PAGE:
Reviewed by James Karas
The Canadian Opera Company’s choices for its second production for 2015-2016 can best be described as bold, innovative and commendable. It is advertised as Pyramus and Thisbe, a world premiere of a Canadian opera by Barbara Monk Feldman but there is more than that.
The first piece of the programme, which lasts only an hour and twenty minutes, is Lamento d’Arianna, a scene for solo soprano and orchestra and the only surviving fragment from Claudio Monteverdi’s second opera L’Arianna. Mezzo-soprano Krisztina Szabo sings the role of Ariadne, the Cretan princess who showed Theseus how to kill the dreaded Minotaur and find his way out of the Labyrinth. Theseus promised to marry her but on his way back to Athens he abandoned her on the island of Naxos.
Phillip Addis as Tancredi and Krisztina Szabó as Clorinda. Photo: Michael Cooper
Szabo as the betrayed and grief-stricken Ariadne sings of her love for Theseus, her anger and her desolate state. She is alone on an empty stage with only a chair to sit on. The music and the singing are elegiac, plaintive and heart-wrenching with bursts of anger when she curses her betrayer. A beautifully rendered piece.
The second part of the programme is Il combattimento di Tancrdi e Clorinda, a piece for three voices from another Monteverdi opera. The three voices are Szabo as Clorinda, baritone Phillip Addis as Tancredi and tenor Owen McCausland as Testo. Il combattimento has a plot. The Christian knight Tancredi does battle on the walls of Jerusalem with an infidel. He wounds the infidel who reveals that she is in fact his beloved, Clorinda – an infidel. She asks to be baptized before she dies on a note of Christian forgiveness.
Testo gives us a blow-by-blow description of the battle but the narrative rarely matches what the two warriors are doing. No problem. We are there to listen to the singing and not watch a brawl.
(l-r) Owen McCausland as the Narrator, Krisztina Szabó as Thisbe and Phillip Addis as Pyramus. Photo: Michael Cooper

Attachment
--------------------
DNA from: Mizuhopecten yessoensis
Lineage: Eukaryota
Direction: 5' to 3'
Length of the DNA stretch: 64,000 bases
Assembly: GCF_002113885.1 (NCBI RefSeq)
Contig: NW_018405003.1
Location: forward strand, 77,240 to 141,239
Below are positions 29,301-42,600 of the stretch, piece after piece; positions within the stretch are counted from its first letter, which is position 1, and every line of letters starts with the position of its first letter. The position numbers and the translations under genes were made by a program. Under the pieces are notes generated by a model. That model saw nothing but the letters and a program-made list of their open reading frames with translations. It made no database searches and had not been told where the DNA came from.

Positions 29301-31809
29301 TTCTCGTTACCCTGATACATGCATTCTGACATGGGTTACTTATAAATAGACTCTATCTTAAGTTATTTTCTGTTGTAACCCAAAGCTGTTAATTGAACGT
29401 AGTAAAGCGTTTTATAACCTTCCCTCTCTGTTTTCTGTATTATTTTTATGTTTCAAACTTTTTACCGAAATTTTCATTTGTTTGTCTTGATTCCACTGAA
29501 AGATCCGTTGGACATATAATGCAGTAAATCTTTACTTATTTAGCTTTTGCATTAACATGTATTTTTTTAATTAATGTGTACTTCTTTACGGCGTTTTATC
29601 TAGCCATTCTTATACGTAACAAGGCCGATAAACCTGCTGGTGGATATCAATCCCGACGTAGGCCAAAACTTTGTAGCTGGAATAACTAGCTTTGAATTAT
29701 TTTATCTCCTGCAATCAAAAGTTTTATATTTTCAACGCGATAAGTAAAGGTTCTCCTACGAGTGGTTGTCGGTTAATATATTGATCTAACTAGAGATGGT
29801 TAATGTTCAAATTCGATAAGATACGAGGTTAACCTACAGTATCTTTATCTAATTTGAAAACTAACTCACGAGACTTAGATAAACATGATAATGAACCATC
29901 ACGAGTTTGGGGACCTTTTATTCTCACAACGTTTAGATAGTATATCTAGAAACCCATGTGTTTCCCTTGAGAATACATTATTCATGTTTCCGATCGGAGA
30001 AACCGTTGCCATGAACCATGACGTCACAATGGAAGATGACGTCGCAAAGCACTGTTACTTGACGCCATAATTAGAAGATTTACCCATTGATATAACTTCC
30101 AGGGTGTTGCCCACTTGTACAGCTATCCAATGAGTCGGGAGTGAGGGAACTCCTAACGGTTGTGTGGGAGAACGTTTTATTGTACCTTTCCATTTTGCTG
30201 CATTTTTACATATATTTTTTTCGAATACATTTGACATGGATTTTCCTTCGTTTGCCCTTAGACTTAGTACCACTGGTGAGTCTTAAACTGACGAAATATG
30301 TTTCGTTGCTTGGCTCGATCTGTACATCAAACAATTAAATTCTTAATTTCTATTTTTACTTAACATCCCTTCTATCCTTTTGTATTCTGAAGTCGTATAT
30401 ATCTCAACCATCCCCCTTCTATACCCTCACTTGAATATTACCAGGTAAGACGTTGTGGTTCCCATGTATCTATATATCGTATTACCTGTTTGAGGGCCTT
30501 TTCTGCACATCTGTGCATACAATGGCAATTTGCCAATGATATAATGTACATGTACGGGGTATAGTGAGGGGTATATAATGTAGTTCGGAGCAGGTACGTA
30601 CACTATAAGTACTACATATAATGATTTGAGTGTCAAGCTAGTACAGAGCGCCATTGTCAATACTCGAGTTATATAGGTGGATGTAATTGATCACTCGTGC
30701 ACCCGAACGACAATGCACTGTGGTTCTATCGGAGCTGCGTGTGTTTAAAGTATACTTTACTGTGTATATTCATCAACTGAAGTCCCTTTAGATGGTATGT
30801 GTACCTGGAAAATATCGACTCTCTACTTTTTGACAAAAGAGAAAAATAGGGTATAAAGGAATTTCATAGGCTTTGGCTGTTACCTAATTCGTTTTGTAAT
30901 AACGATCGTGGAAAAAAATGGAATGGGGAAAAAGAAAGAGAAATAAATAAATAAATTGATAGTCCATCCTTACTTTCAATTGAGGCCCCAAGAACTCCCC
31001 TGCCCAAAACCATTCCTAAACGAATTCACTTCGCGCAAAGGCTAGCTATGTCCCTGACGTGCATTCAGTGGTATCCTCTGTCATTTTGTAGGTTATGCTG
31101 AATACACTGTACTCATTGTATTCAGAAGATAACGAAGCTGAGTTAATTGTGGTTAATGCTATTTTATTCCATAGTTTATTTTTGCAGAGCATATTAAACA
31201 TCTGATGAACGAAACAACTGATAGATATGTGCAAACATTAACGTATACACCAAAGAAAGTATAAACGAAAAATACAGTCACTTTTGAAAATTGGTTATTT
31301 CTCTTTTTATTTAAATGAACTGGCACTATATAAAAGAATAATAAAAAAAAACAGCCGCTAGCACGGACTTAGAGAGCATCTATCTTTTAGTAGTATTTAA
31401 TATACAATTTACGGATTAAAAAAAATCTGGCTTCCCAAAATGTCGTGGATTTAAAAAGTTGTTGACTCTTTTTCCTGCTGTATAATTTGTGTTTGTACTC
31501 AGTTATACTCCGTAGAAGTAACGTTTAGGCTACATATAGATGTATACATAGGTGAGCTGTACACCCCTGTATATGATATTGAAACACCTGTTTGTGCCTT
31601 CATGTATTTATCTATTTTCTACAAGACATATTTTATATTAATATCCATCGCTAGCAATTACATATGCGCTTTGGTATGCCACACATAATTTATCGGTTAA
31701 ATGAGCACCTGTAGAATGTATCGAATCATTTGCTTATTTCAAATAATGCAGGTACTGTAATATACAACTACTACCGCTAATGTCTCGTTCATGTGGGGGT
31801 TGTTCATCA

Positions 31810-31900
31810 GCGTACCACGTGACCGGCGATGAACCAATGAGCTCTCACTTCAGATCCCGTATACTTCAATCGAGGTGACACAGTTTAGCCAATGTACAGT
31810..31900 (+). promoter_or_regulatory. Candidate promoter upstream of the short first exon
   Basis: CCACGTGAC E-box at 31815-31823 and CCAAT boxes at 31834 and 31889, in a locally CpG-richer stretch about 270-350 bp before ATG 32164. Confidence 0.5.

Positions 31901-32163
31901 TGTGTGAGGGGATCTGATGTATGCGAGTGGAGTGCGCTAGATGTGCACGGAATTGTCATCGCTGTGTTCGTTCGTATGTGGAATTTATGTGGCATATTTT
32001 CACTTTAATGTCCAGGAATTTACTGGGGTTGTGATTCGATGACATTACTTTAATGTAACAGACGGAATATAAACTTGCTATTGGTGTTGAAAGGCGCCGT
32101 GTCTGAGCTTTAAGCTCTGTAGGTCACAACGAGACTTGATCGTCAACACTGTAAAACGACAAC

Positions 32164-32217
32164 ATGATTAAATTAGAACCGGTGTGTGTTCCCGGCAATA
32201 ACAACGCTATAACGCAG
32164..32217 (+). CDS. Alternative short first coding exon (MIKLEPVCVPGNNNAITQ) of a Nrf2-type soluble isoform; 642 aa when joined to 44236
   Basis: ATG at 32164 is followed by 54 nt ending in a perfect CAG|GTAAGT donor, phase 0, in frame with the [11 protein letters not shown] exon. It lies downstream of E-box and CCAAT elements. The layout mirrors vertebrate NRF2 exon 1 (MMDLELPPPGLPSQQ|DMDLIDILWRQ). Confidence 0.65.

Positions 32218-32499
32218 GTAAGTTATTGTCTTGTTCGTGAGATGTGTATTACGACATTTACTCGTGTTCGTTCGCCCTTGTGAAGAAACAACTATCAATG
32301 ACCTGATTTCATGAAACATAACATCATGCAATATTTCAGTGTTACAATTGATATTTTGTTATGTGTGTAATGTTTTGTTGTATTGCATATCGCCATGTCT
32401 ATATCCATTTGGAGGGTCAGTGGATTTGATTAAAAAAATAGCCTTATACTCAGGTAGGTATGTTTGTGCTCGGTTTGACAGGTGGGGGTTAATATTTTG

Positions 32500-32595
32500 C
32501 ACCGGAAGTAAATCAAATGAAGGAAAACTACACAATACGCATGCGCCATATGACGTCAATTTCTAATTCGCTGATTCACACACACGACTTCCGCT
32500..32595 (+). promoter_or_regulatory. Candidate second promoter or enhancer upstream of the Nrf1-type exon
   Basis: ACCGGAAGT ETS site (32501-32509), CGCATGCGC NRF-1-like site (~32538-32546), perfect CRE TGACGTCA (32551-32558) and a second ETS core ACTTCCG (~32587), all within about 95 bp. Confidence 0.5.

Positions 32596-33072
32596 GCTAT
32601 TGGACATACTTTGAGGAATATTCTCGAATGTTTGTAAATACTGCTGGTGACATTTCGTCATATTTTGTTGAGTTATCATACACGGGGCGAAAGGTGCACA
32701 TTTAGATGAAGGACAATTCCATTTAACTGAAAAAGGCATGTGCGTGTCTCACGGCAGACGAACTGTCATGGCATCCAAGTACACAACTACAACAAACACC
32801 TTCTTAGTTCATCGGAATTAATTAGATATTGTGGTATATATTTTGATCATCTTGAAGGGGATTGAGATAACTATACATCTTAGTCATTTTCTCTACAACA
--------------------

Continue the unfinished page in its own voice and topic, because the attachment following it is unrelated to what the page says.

The last work and I suppose the pièce de resistance of the evening is Barbara Monk Feldman’s Pyramus and Thisbe. Although the lovers are called Pyramus (Addis) and Thisbe (Szabo) we are quickly disabused of any notion that this is a retelling of Ovid’s tale of the tragic lovers or Shakespeare’s hilarious take on them in A Midsummer Night’s Dream.
Monk Feldman treats the lovers’ story as a tone poem sung in a slow, deliberate, often dream-like fashion. In addition to Ovid’s Metamorphoses, Monk Feldman uses William Faulkner’s The Long Summer, St. John of Cross’s Dark Night of the Soul and Rainer Maria Rilke’s Die Sonette an Orpheus. The opera is sung mostly in English but there are sections in German and Latin.
The slow and deliberate pace used almost throughout the opera eventually becomes ponderous. Banal phrases seem to take a very long time to sing. There are some beautiful passages for the singers and the chorus but not enough to keep one from looking at his watch.
Director Christopher Alden takes a minimalist approach to the three pieces and that is commendable. Ariadne’s lament does not need any movement and the last thing we want is a swashbuckling scene between Tancredi and Clorinda. Pyramus and Thisbe as a tone poem for the stage is not entirely satisfactory.
Pyramus and Thisbe by Barbara Monk Feldman opened October 20 and will be performed a total of seven times until November 7, 2015 at the Four Seasons Centre for the Performing Arts, 145 Queen Street West, Toronto, Ontario. Tel: 416-363-6671. www.coc.ca